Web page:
• dawn says:

    These books are wonderful resources.
    During difficult times, I need to separate the child from the behavior and be able to step back to see things clearly. Then I can try to deal with situations and try to understand why they are happening.

    • Nancy Rose says:

      Thanks, Dawn. Bonnie and I are both so passionate about helping parents in the trenches. You are not alone!

  • Ellen Warsaw says:

    If Bonnie’s book is even half as good as yours, Nancy, it is sure to make a difference in the quality of life of so many children and the people that love them

    I am grateful for the continuing support and information that you provide for all of us out there. Keep it up!

  • Michelle says:

    I accept that my children are two totally different people, with different likes and dislikes, different personalities, and different temperments. The challenge is learning how to parent for that: one behaviorally challenging child, and one “easy” child. I am struggling to learn how to parent differently now for the younger, more challenging child. That child is the champion button pusher, so this book sounds like it is right up my alley!

    • Michelle – I have the exact configuration. Oldest was my piece of cake. Youngest and the girl was my button pusher. I call her my teacher. She is the reason I do the work that I do and my book has many stories about her. Yes, learning to parent two different types is a challenge but soooooo important. Tip: Never ask your easy child to compensate or give in to your button pusher, “Oh just let her have it”. That fuels sibling resentment.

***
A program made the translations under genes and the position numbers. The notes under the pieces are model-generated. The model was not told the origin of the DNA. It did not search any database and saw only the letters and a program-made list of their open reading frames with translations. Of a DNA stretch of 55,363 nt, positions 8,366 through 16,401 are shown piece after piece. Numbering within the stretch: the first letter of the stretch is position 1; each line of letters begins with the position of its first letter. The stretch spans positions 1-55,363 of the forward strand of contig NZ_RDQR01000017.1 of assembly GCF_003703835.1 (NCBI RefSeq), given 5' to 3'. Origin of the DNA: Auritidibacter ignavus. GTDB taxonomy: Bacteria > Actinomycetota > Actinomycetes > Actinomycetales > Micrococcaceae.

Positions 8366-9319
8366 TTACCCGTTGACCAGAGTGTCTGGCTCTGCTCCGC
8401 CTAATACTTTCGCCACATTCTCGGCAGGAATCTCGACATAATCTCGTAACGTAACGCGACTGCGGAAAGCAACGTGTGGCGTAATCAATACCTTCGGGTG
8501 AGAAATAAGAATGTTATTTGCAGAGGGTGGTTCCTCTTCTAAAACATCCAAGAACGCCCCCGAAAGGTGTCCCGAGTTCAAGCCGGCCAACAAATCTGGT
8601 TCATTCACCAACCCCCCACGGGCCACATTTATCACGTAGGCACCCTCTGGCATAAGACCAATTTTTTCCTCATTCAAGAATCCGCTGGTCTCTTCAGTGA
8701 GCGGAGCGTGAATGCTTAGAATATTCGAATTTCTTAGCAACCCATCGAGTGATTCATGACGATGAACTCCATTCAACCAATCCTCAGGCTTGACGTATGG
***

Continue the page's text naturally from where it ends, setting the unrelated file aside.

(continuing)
• Suzie Sikma says:

    What kind of support I need? For me the listening ear of another adult has been most valuable. I have a listening partnership with a woman that I might never get see besides through skype. But our weekly listening times help me immensly to be the mom I want to be and I am very grateful for that.

    • Nancy Rose says:

      Suzie, this sounds like Hand-in-Hand Parenting, correct? I love Patty Wipfler’s work. Listening partnerships sound amazing.

  • Linda Halpin says:

    Thanks for the recommendation…..just added it to my “must read” list. I’ve suggested your book to many friends and it’s been so well received so I will be sure to pass this on as well.

  • Kay Pollard says:

    I love the sound advice Bonnie gives in Exercise 2. Something we can use with anyone when our plates are full and frustrations are high. I think I need to pick this book up to learn and remind myself how to keep my buttons from being pushed. It is one of my weaknesses.

    I would agree with all the other comments that Nancy Rose’s book “Raise the Child You’ve Got, Not the One you Want” would be an excellent compliment.